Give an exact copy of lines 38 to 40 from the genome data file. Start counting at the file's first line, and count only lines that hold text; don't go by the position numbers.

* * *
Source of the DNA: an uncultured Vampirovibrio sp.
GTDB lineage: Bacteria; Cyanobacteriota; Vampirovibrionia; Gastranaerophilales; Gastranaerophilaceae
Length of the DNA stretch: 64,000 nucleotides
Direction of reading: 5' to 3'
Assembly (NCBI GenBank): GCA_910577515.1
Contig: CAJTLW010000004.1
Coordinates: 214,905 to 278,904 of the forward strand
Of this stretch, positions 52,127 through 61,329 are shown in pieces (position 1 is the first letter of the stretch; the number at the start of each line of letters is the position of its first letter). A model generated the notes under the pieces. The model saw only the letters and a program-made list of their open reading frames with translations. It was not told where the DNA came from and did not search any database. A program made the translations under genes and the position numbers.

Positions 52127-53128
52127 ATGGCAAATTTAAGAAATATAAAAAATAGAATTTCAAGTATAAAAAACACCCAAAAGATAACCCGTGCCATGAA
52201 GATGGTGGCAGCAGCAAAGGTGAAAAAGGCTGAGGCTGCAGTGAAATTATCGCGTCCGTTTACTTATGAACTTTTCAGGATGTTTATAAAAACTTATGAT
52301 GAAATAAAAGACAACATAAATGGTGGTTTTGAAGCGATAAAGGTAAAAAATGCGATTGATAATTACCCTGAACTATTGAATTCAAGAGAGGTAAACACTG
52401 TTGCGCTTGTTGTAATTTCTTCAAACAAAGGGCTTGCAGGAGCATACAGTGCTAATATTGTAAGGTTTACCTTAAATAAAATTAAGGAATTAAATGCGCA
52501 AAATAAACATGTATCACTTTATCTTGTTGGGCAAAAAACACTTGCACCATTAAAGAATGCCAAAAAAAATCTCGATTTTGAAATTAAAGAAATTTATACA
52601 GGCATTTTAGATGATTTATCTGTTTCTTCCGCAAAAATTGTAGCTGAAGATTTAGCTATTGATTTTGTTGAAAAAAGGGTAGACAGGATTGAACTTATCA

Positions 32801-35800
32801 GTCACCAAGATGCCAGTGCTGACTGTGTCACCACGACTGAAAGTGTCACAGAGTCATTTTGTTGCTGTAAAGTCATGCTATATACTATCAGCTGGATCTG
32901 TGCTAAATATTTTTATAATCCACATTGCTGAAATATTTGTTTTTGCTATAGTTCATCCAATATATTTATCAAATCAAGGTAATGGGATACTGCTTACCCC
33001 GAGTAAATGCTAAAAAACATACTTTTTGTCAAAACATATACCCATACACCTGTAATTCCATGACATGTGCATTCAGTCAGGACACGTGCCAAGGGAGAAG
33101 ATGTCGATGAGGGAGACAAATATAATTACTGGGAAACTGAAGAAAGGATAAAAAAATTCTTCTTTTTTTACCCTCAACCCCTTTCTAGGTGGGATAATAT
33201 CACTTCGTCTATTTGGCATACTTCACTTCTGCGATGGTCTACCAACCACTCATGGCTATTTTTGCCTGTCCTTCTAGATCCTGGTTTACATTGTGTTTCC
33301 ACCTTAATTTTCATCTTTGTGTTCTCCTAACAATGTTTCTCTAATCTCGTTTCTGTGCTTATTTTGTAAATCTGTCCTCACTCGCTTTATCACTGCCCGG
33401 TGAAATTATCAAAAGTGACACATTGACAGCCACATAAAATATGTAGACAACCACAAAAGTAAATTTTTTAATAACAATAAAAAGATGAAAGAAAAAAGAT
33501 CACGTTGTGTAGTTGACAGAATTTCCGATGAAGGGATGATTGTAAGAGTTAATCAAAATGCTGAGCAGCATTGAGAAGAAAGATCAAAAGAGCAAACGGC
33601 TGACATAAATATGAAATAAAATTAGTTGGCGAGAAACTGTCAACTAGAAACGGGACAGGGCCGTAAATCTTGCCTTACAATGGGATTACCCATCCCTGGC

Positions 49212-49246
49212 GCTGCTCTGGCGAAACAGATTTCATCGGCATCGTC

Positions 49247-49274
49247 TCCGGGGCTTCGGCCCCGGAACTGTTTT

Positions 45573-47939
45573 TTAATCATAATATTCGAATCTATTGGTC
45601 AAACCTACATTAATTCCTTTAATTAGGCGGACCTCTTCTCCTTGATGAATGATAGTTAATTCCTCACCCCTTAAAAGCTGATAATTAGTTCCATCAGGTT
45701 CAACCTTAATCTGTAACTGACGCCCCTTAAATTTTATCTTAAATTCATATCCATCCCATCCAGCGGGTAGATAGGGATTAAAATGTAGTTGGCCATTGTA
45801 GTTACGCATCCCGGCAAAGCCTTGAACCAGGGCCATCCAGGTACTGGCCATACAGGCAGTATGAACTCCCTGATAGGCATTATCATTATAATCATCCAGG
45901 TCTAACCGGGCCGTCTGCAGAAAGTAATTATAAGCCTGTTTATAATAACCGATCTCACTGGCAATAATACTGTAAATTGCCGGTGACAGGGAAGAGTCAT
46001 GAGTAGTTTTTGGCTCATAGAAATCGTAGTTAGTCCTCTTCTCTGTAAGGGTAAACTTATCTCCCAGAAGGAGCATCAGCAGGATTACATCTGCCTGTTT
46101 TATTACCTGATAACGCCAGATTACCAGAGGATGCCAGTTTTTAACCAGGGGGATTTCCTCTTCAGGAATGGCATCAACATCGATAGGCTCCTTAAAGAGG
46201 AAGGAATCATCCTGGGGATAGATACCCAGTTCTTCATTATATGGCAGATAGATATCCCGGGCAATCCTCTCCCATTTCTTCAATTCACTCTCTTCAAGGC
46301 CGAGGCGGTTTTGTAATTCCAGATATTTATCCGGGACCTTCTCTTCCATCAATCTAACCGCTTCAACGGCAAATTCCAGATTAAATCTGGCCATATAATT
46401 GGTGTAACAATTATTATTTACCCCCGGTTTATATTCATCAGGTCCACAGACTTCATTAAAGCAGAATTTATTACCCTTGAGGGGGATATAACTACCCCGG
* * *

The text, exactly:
46201 AAGGAATCATCCTGGGGATAGATACCCAGTTCTTCATTATATGGCAGATAGATATCCCGGGCAATCCTCTCCCATTTCTTCAATTCACTCTCTTCAAGGC
46301 CGAGGCGGTTTTGTAATTCCAGATATTTATCCGGGACCTTCTCTTCCATCAATCTAACCGCTTCAACGGCAAATTCCAGATTAAATCTGGCCATATAATT
46401 GGTGTAACAATTATTATTTACCCCCGGTTTATATTCATCAGGTCCACAGACTTCATTAAAGCAGAATTTATTACCCTTGAGGGGGATATAACTACCCCGG